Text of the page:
When looking at any major new project, there can’t by many of us who can approach the situation without first considering the budget. Just how do you balance your ever growing wish list for that new kitchen against the constraints imposed by the bank manager and still incorporate all the latest innovations and technology.

Someone once said “don’t let the budget drive the job as you may end up being disappointed”. Our view is to find a more imaginative starting point. The ultimate goal must be to design a layout that will satisfy your needs and be a joy to work in for many years to come.

bespoke kitchens Brighton & Sussex

So how can we achieve the balance between good design and a sensible kitchen budget?

CRUNCHING YOUR KITCHEN BUDGET

Two major areas that effect the cost will be the choice of cabinetry, and secondly, the choice of work surface. On average, a kitchen designed around a Fully Framed (or in frame) product will be 30% more expensive than a kitchen using “On carcase” cabinets. These figures apply to our product, the same may not apply to other manufacturers. The core mechanics of both products such as the soft close drawer runners, dovetailed drawer boxes and the 18mm carcase will be the same, but the look of a Framed Kitchen will always stand out as a classic example of a bespoke kitchen.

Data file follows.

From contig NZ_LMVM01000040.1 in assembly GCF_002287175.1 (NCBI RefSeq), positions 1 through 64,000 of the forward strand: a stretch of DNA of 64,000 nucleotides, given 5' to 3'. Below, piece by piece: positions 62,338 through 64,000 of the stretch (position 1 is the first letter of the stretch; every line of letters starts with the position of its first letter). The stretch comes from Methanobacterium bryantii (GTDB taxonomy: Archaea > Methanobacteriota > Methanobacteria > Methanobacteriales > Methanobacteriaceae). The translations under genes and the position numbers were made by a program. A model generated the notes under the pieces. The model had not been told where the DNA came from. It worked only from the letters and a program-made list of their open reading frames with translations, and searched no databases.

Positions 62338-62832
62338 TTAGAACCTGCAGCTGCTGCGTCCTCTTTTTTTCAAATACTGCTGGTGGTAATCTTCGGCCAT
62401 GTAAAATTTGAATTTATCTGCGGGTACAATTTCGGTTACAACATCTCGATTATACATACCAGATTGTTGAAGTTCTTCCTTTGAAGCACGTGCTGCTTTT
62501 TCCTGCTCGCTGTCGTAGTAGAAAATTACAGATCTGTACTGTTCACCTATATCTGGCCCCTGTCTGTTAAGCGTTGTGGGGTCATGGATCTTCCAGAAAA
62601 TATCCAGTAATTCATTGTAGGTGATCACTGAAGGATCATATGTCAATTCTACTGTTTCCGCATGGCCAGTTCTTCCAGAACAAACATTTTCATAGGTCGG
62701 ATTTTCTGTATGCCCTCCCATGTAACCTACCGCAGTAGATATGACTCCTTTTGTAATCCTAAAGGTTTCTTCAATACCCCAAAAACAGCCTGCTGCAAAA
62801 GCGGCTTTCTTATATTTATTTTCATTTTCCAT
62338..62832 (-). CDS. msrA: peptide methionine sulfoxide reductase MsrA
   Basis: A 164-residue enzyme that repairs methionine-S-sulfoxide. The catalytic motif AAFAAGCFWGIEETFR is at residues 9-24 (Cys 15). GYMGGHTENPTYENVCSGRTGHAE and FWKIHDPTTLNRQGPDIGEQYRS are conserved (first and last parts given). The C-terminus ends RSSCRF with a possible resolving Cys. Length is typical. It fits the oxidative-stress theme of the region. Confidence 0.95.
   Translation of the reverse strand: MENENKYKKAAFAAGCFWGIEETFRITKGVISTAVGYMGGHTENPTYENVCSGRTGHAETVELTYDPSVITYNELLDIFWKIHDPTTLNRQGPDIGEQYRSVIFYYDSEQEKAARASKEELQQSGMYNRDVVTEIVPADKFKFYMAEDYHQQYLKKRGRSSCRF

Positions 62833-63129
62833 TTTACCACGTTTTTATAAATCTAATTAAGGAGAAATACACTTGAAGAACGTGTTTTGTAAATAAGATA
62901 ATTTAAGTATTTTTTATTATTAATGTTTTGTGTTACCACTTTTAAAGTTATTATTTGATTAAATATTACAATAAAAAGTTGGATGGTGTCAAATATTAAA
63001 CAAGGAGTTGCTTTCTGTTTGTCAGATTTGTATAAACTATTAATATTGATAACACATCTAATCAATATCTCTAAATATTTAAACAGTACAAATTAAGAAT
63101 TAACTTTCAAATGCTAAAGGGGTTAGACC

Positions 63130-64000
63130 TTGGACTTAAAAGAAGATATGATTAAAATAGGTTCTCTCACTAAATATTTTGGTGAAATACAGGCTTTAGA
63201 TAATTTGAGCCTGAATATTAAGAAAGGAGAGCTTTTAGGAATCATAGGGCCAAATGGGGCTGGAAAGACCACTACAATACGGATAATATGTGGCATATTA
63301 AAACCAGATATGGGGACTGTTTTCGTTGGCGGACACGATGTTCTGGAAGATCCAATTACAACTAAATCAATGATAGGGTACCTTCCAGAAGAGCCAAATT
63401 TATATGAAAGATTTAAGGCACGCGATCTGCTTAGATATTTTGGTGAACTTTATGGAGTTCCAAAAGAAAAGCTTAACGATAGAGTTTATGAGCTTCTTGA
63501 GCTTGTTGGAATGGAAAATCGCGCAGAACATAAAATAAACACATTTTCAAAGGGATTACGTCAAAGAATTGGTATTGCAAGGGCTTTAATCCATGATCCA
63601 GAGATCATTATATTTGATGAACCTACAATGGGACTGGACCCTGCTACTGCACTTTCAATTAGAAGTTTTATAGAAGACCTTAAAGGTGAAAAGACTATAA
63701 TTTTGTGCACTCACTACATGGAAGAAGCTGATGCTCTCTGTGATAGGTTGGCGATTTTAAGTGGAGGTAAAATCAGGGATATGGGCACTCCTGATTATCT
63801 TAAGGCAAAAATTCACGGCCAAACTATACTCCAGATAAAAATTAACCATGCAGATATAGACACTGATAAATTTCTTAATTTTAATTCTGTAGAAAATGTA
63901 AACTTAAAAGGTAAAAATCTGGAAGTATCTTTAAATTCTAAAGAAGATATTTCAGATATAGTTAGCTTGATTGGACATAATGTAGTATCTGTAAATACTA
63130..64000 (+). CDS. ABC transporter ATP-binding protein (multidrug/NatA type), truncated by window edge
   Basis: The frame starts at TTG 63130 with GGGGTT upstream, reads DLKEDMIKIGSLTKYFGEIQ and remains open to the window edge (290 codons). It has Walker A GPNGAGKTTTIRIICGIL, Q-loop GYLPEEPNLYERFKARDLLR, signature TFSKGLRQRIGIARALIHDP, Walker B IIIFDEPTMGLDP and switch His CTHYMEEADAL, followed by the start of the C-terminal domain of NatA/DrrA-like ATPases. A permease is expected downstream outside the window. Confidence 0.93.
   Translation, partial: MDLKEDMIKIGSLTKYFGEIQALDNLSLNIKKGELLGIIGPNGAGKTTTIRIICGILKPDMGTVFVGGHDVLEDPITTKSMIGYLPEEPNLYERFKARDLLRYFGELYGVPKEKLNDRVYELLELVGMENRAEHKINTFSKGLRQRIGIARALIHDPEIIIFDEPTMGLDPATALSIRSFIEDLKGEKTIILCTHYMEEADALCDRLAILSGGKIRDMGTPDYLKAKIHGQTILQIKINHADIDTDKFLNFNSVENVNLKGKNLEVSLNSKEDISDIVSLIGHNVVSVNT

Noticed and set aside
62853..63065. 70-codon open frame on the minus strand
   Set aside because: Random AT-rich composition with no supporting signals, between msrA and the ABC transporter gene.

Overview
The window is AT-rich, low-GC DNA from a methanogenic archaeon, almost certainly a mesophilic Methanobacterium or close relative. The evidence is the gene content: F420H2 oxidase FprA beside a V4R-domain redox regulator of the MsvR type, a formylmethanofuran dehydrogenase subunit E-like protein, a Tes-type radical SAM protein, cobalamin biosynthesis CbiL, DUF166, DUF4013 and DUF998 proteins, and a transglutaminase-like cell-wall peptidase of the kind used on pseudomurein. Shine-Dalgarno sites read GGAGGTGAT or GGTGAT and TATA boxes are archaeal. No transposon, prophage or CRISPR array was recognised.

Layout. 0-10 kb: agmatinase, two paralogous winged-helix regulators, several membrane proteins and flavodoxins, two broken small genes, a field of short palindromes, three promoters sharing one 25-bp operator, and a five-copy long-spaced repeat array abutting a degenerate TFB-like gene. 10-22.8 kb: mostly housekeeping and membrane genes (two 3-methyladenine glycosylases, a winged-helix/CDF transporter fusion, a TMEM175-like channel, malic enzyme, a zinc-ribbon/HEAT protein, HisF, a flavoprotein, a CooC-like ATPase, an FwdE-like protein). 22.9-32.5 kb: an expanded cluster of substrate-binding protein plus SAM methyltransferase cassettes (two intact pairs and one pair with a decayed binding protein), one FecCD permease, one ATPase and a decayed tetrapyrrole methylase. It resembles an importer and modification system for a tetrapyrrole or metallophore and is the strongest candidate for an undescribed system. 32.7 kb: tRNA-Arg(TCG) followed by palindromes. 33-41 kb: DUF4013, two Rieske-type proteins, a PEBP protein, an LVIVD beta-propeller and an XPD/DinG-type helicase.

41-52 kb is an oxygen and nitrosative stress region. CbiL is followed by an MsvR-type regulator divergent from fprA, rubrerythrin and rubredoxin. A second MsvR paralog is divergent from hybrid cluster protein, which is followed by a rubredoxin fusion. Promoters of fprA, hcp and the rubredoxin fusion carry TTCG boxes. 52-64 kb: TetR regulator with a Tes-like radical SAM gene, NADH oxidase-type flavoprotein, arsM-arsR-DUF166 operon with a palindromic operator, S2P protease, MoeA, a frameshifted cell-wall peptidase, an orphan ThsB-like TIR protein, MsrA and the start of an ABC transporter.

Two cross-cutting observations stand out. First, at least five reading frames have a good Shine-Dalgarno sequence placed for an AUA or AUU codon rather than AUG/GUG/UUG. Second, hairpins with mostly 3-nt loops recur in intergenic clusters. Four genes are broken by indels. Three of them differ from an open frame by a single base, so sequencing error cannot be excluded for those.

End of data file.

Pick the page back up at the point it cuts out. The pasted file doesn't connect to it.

The second major option for controlling the budget is the choice of work surface. Taking as an example an average “L” shaped kitchen, the cost of the work surface could vary between £500 for a laminate worktop through to £1500 for solid Oak, then up to £2500 for a mid price Granite surface.

Further options to address the costs can be explored by looking at choices for sinks and taps, and of course, the vast range of appliances available today offer an amazing choice.

Our aim is always to offer value for money with compromising on the design, and we are happy to advise on any aspects of a new kitchen.

 

KITCHEN DESIGN | INTEGRATING THE OLD WITH THE NEW

Hand Made Kitchen Design in Oak Hand Made Kitchen Design OakSituated on a large country estate in East Sussex, the design brief for this new build presented a number of interesting opportunities.